The amygdalar circuit that acquires taste aversion memory differs from the circuit that extinguishes it

Eur J Neurosci. 2003 Apr;17(7):1527-30. doi: 10.1046/j.1460-9568.2003.02551.x.


Experimental extinction is the decline in the frequency or intensity of a conditioned behaviour resulting from repetitive performance of the behaviour in the absence of the unconditioned stimulus or reinforcer (Pavlov, 1927). Ample behavioural evidence indicates that experimental extinction does not reflect unlearning of the original trace, but rather a relearning process, in which the new association of the conditioned stimulus with the absence of the original reinforcer comes to control behaviour (Rescorla, 1996). If experimental extinction is indeed learning rather than forgetting, are the neuronal circuits that subserve learning and extinction identical? We address this question by double dissociation analysis of the role of the central (CeA) and the basolateral (BLA) nuclei of the rat's amygdala in the acquisition and extinction, respectively, of conditioned taste aversion (CTA). Whereas local blockade of protein synthesis or beta-adrenergic receptors in the CeA blocks acquisition but not extinction of CTA, a similar intervention in the BLA blocks extinction but not acquisition. Hence, the amygdalar circuit that acquires taste aversion memory differs functionally from the circuit that extinguishes it.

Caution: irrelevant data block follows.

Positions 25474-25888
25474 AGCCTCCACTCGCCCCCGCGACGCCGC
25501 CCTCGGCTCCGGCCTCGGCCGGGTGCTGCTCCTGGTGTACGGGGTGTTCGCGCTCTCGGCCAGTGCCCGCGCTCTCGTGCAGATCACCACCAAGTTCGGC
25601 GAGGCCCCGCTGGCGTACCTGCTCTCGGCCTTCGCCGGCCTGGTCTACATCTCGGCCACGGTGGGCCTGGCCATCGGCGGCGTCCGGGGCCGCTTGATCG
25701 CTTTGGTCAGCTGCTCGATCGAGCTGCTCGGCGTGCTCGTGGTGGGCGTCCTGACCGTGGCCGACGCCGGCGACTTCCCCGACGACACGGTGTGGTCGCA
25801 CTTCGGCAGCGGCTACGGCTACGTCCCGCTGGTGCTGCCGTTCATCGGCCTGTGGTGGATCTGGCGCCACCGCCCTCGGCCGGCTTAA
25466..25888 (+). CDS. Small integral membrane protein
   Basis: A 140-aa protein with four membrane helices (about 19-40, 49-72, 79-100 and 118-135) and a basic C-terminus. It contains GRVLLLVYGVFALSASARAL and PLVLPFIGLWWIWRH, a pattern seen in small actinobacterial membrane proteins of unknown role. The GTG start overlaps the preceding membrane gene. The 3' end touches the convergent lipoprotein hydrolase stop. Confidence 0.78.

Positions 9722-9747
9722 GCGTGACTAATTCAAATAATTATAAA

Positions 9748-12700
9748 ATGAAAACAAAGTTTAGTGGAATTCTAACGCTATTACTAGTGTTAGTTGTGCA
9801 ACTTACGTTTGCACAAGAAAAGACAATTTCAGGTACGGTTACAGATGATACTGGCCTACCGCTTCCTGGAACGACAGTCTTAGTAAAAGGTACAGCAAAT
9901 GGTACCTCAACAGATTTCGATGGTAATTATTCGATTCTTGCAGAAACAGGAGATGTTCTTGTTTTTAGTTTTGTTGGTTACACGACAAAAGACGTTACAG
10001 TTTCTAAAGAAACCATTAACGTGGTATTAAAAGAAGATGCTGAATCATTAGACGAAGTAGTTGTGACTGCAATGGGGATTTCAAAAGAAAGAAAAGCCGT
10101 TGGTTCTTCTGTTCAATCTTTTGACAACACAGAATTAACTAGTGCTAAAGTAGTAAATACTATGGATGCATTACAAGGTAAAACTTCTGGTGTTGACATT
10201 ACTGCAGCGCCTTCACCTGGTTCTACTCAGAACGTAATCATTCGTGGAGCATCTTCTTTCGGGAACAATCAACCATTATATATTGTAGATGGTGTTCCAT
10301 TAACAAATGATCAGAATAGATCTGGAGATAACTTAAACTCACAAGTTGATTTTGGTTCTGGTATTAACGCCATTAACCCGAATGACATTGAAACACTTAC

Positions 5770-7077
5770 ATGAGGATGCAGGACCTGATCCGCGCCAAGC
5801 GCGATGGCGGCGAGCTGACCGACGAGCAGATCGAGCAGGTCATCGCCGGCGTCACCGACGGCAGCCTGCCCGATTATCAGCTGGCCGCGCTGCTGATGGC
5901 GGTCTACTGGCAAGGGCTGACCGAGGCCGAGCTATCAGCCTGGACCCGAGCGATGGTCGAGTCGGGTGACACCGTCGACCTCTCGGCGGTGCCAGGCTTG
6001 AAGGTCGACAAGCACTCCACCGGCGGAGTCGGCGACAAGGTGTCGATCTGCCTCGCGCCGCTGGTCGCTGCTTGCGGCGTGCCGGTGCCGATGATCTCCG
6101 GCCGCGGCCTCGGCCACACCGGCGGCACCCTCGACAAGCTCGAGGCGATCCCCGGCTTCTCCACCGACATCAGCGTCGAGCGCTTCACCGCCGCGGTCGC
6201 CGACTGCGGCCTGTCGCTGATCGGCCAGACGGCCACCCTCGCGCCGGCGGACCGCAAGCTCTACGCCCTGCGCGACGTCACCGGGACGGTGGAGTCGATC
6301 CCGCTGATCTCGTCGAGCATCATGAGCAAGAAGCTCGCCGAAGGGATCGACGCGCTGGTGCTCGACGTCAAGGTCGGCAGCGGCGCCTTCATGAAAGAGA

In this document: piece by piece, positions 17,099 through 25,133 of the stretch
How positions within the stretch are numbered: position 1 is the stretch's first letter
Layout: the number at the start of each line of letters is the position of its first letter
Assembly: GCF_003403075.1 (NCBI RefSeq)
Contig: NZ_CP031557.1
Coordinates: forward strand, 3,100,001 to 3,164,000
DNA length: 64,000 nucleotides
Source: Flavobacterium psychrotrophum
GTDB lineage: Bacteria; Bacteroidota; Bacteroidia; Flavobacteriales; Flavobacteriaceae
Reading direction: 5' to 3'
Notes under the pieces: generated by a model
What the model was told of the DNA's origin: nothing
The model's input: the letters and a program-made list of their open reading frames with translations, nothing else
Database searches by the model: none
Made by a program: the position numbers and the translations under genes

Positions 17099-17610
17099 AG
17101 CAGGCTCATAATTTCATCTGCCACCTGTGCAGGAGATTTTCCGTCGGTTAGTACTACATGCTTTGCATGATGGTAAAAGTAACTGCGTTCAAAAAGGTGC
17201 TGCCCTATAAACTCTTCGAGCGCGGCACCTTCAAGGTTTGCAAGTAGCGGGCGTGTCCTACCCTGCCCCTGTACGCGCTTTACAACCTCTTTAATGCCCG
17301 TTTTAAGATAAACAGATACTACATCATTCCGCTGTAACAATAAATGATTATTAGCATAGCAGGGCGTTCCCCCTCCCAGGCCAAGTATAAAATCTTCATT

Publication types

  • Comparative Study
  • Research Support, Non-U.S. Gov't

MeSH terms

  • Adrenergic beta-Antagonists / pharmacology
  • Amygdala / drug effects
  • Amygdala / physiology*
  • Animals
  • Anisomycin / pharmacology
  • Avoidance Learning / drug effects
  • Avoidance Learning / physiology*
  • Conditioning, Psychological*
  • Extinction, Psychological / drug effects
  • Extinction, Psychological / physiology*
  • Male
  • Memory / drug effects
  • Memory / physiology*
  • Neural Pathways / drug effects
  • Neural Pathways / physiology
  • Propranolol / pharmacology
  • Protein Synthesis Inhibitors / pharmacology
  • Rats
  • Rats, Wistar
  • Taste / physiology*
  • Time Factors


  • Adrenergic beta-Antagonists
  • Protein Synthesis Inhibitors
  • Anisomycin
  • Propranolol